Below are some 2XU options that fall in a Class/Grade II or Moderate compression range.
(NB: all of these are footless tights. Depending on how poor your peripheral perfusion is these may not be an option. Speaking as someone who ends up with purple sausage toes or feet from toeless compression stockings and compression tights it is important to consider this aspect of presentation when selecting compression options.)

Power Recovery Compression Tights (20-30mmHg - Firm)
Refresh Recovery Tights (20-25mmHg - Firm)
MCS Run Compression Tight (23-26mmHg - Firm)
Mid-rise Compression Tight (22-25mmHg - Moderate/Firm)
MCS Cross Training Compression Tights (23-26mmHg - Moderate/Firm)
Chemists: most local chemists will offer at least one brand of compression stockings (Jobst seems most popular and was what I was offered first up at my local chemist). Lower grade or non-medical compression can usually be bought off the shelf. However higher grade ones need to be ordered in. Some chemists will offer a fitting service and some will require a doctor's prescription. It's a case of going into your local chemist or giving them a ring to see what they offer. This can be a reasonable starting spot if you are new to compression stockings.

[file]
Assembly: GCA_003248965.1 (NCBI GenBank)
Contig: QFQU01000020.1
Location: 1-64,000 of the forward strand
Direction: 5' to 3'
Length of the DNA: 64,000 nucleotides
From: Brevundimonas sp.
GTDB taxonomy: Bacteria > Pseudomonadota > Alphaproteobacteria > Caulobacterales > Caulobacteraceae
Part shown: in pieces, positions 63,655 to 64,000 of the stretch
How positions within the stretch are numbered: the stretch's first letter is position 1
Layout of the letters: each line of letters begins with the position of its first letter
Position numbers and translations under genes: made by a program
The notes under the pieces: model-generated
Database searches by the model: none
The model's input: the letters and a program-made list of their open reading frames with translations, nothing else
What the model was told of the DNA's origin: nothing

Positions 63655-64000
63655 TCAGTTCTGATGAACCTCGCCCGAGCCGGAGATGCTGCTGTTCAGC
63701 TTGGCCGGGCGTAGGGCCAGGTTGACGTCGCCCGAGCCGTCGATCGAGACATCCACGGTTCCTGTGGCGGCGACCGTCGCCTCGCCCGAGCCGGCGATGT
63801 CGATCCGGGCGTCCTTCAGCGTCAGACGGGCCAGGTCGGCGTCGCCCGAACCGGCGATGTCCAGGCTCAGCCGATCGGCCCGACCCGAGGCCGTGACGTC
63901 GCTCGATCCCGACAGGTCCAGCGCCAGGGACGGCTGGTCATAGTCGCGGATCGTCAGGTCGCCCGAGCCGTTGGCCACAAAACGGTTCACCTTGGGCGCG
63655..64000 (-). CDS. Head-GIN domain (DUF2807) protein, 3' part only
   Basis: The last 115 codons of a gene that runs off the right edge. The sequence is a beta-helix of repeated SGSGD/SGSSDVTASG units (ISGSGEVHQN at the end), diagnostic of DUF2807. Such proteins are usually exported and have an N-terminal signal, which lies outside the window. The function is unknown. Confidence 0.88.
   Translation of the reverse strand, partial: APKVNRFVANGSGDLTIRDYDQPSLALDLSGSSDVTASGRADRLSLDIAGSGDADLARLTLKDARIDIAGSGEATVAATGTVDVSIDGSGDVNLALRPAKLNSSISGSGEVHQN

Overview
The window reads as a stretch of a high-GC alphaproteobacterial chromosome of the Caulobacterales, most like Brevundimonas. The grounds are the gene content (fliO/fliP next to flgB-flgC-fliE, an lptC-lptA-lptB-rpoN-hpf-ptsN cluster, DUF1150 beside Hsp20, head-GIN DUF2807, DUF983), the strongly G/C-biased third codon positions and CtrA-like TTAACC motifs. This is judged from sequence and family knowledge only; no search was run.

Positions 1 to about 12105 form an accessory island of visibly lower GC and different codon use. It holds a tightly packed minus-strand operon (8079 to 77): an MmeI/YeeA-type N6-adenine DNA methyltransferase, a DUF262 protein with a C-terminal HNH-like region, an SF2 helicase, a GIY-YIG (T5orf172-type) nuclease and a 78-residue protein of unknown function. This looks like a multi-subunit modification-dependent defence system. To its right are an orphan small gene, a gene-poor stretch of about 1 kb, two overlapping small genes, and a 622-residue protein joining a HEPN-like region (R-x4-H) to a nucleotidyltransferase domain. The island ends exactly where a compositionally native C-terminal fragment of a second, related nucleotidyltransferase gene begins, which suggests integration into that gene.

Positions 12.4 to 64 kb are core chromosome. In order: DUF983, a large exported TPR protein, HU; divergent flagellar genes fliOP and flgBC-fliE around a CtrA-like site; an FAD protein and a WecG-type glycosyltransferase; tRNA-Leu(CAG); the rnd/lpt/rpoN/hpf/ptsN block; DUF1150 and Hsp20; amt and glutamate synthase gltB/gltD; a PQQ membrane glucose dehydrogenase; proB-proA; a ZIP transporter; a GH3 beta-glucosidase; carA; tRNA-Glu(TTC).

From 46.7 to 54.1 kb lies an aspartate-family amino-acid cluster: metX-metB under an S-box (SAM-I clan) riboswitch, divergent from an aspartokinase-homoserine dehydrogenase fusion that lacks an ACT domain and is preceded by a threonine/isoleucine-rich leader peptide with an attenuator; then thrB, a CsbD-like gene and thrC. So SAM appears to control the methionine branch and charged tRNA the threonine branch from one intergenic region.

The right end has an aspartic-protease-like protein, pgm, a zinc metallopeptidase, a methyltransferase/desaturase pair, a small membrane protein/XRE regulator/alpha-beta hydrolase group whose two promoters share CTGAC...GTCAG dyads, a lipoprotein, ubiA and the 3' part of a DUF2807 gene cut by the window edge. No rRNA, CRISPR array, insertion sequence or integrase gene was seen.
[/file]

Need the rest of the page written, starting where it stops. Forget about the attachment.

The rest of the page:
Private and Custom Fitting: there are a variety of companies that offer custom fitting. This can be a good option if your body proportions don't fit well with the structure of mass produced stockings or if you have a specific medical need. It is worth ringing your local OT or Physiotherapist to see what companies are available in your area. Some orthotics clinics can also offer this service. Just a heads up that custom fitting is usually quite expensive. (Oapl and Vennosan are two companies that come to mind for custom compression)

Other Australian-based companies that offer basic brand specific stocking options are:

Bauerfeind Australia:  Bauerfeind Australia offer free postage for the VenoTrain range of compression stockings. I did also find a Melbourne-based orthotics centre Melbourne Orthotics who are able to get Bauerfeind products in if you already know what you want/need.


BSN Medical stock Jobst products.

International Companies: